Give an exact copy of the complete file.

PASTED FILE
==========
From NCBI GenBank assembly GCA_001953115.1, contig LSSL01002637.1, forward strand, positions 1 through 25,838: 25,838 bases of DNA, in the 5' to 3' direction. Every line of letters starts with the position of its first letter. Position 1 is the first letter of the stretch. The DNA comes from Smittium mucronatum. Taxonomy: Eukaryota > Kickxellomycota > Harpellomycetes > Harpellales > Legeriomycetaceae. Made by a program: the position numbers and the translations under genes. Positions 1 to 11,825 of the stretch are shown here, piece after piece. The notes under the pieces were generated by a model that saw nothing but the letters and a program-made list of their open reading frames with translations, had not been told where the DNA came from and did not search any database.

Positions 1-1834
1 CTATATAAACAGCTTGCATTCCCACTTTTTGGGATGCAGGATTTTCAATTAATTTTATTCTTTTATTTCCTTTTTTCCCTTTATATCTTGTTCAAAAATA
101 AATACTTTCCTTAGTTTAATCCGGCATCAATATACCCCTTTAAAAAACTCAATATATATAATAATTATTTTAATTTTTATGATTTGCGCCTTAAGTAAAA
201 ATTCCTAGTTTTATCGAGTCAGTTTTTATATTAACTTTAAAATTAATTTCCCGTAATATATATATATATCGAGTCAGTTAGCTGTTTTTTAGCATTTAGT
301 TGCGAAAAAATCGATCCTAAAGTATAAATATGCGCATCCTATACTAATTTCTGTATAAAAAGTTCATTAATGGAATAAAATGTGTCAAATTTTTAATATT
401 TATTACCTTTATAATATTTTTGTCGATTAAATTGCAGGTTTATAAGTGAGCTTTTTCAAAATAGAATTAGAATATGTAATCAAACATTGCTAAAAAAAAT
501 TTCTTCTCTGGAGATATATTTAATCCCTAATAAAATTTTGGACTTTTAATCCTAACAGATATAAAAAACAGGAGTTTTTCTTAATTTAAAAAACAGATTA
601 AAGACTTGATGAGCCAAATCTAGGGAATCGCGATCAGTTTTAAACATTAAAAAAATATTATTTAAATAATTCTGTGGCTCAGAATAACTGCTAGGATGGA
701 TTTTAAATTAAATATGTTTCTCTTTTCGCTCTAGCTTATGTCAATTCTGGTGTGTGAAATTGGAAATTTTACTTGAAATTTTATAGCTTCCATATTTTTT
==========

From NCBI GenBank assembly GCA_001953115.1, contig LSSL01002637.1, forward strand, positions 1 through 25,838: 25,838 bases of DNA, in the 5' to 3' direction. Every line of letters starts with the position of its first letter. Position 1 is the first letter of the stretch. The DNA comes from Smittium mucronatum. Taxonomy: Eukaryota > Kickxellomycota > Harpellomycetes > Harpellales > Legeriomycetaceae. Made by a program: the position numbers and the translations under genes. Positions 1 to 11,825 of the stretch are shown here, piece after piece. The notes under the pieces were generated by a model that saw nothing but the letters and a program-made list of their open reading frames with translations, had not been told where the DNA came from and did not search any database.

Positions 1-1834
1 CTATATAAACAGCTTGCATTCCCACTTTTTGGGATGCAGGATTTTCAATTAATTTTATTCTTTTATTTCCTTTTTTCCCTTTATATCTTGTTCAAAAATA
101 AATACTTTCCTTAGTTTAATCCGGCATCAATATACCCCTTTAAAAAACTCAATATATATAATAATTATTTTAATTTTTATGATTTGCGCCTTAAGTAAAA
201 ATTCCTAGTTTTATCGAGTCAGTTTTTATATTAACTTTAAAATTAATTTCCCGTAATATATATATATATCGAGTCAGTTAGCTGTTTTTTAGCATTTAGT
301 TGCGAAAAAATCGATCCTAAAGTATAAATATGCGCATCCTATACTAATTTCTGTATAAAAAGTTCATTAATGGAATAAAATGTGTCAAATTTTTAATATT
401 TATTACCTTTATAATATTTTTGTCGATTAAATTGCAGGTTTATAAGTGAGCTTTTTCAAAATAGAATTAGAATATGTAATCAAACATTGCTAAAAAAAAT
501 TTCTTCTCTGGAGATATATTTAATCCCTAATAAAATTTTGGACTTTTAATCCTAACAGATATAAAAAACAGGAGTTTTTCTTAATTTAAAAAACAGATTA
601 AAGACTTGATGAGCCAAATCTAGGGAATCGCGATCAGTTTTAAACATTAAAAAAATATTATTTAAATAATTCTGTGGCTCAGAATAACTGCTAGGATGGA
701 TTTTAAATTAAATATGTTTCTCTTTTCGCTCTAGCTTATGTCAATTCTGGTGTGTGAAATTGGAAATTTTACTTGAAATTTTATAGCTTCCATATTTTTT